by Dan Bolles
This just in from our pals at the "crown jewel of Montpelier's arts scene," the Langdon Street Café: Longtime booking maven and all-around mover and/or shaker, Ed DuFresne is calling it quits.
In a letter sent to VT press outlets last night, DuFresne somewhat predictably cites the economic difficulties that apparently leave no one unscathed, including quirky capital city coffee houses. He writes:
In these tough economic times, and with high rent to pay, Langdon Street Café has decided that newest co-owner Ben T. Matchstick will take over the talent coordination duties at Langdon Street Café, so that they can trim expenditures and attempt to make the business more viable for their family. Though their decision is a disappointment to me, I understand their position and their need to do what they think is best for their family and their business.
Certainly, with alt-theater guru Matchstick at the helm, LSC's calendar appears to be in very capable hands. But during his three-plus year tenure at the cafe, DuFresne has left an indelible mark and a sizable pair of shoes to fill. In addition to a consistent menu of top-notch local fare, DuFresne was also responsible for introducing the state to a number of regional and national acts that have since gone on to wider acclaim. Like, for example, The Low Anthem.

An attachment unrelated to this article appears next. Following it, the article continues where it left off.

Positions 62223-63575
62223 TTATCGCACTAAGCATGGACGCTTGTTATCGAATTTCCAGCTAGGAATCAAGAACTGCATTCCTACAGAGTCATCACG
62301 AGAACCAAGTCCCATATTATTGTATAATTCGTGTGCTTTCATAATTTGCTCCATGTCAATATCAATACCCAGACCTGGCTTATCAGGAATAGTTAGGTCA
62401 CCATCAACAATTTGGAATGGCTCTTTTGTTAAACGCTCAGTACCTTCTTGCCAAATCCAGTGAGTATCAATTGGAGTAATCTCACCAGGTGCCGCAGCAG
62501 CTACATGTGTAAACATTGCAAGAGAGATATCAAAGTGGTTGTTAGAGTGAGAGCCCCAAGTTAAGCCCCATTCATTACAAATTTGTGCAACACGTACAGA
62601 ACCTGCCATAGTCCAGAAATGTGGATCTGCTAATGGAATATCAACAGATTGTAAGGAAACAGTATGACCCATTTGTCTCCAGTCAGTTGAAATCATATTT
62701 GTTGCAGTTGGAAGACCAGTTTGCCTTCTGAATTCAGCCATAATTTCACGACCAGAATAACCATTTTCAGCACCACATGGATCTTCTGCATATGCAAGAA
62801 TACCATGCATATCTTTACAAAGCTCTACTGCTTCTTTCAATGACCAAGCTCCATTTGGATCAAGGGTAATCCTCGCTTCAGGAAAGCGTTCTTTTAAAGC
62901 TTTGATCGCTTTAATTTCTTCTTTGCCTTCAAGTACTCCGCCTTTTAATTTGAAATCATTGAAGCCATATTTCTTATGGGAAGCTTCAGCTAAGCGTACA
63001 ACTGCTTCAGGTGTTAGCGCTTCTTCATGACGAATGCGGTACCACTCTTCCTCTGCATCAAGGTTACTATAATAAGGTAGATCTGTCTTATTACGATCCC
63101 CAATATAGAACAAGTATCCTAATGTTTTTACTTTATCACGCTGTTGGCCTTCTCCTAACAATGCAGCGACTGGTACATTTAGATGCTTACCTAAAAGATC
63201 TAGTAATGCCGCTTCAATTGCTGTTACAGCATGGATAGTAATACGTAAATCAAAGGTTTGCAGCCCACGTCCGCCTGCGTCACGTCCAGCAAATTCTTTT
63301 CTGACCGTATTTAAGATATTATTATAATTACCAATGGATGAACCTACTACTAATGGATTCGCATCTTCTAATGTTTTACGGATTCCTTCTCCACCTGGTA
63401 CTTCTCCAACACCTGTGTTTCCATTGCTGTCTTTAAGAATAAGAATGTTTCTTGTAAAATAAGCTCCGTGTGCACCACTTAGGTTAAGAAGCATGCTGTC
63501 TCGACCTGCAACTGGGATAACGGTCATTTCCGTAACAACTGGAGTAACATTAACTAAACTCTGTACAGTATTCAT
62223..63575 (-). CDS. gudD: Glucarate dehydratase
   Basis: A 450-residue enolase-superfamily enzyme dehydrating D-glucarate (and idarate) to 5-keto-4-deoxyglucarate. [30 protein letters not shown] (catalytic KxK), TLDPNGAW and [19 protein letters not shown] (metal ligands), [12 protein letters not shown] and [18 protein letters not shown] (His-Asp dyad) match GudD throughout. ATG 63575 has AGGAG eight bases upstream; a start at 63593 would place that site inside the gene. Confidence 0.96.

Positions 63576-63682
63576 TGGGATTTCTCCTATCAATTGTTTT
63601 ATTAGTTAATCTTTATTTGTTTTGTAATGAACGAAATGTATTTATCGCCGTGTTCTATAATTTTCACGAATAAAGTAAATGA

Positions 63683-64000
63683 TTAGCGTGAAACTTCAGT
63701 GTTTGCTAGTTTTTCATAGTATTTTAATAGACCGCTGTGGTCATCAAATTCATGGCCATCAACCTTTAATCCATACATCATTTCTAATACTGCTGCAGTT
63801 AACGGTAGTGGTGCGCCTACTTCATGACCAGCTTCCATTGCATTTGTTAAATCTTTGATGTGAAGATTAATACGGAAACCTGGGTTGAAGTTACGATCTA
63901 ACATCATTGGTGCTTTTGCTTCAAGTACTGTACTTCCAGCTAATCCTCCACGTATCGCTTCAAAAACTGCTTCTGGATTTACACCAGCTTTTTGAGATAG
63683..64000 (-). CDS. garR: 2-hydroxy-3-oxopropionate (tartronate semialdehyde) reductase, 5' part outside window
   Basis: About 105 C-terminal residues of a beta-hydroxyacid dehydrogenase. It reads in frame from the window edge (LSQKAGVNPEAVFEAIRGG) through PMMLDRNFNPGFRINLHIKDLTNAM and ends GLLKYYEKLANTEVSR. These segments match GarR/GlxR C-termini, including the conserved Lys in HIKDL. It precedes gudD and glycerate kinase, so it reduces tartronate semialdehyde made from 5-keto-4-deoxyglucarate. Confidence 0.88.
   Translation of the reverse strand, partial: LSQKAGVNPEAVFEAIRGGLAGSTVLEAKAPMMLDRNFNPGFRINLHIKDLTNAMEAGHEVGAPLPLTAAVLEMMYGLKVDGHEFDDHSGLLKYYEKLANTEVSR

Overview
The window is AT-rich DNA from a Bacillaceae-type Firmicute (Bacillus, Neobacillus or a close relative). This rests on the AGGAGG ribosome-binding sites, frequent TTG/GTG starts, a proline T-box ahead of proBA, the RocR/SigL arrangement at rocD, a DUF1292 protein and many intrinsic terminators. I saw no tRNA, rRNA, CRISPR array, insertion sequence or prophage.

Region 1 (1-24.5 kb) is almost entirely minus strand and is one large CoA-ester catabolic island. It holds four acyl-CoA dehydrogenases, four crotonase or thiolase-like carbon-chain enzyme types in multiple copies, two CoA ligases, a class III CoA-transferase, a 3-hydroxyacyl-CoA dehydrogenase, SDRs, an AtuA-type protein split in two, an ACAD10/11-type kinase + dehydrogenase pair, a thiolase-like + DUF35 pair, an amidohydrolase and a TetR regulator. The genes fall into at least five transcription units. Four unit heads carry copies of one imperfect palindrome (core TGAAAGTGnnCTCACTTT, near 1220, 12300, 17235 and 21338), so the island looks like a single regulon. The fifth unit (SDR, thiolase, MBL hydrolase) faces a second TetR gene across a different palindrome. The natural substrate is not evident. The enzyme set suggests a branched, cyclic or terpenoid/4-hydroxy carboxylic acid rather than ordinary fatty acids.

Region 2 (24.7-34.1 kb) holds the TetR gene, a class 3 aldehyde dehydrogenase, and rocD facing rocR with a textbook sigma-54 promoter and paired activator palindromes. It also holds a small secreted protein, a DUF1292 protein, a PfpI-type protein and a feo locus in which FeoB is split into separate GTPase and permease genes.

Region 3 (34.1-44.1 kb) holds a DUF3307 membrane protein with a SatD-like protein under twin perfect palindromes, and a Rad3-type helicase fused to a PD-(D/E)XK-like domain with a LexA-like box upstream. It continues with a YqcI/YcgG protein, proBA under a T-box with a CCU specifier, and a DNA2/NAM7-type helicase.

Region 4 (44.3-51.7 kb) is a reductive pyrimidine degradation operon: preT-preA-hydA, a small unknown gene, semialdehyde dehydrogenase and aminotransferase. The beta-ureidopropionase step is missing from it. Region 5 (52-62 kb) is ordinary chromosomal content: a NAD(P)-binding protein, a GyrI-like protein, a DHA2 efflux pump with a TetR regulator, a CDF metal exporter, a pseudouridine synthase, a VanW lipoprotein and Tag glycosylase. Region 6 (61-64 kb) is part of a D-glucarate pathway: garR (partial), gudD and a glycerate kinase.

With tongue (mostly) planted firmly in cheek, I've taken credit for breaking that band — now the apple of many a discerning indie-folk fan's eye — in my column. Of course, I didn't really break them. I did write about them on a several occasions before most national press outlets got wind of their sheer awesomeness. But that was only a product of fortunate scheduling. And that fortunate scheduling was only a product of DuFresne's willingness to stand behind a band he truly believed in, even when they were drawing, like, 15 people. And then bringing them back again and again until the rest of us — including yours truly — finally caught on when they started playing places like Higher Ground and the Flynn. It's a story that has played out frequently under Ed's watch.
Though he's stepping aside at LSC, DuFresne will hardly be resting on his considerable laurels. Instead, he'll return to his roots as an independent concert promoter, focusing on events such as his long-running Northeast Kingdom Music Festival (August 7 & 8 in Albany, VT!) and stand-alone shows such as 2007's Gogol Bordello throwdown at Vermont College (see Eva Sollberger's vid from the show, below).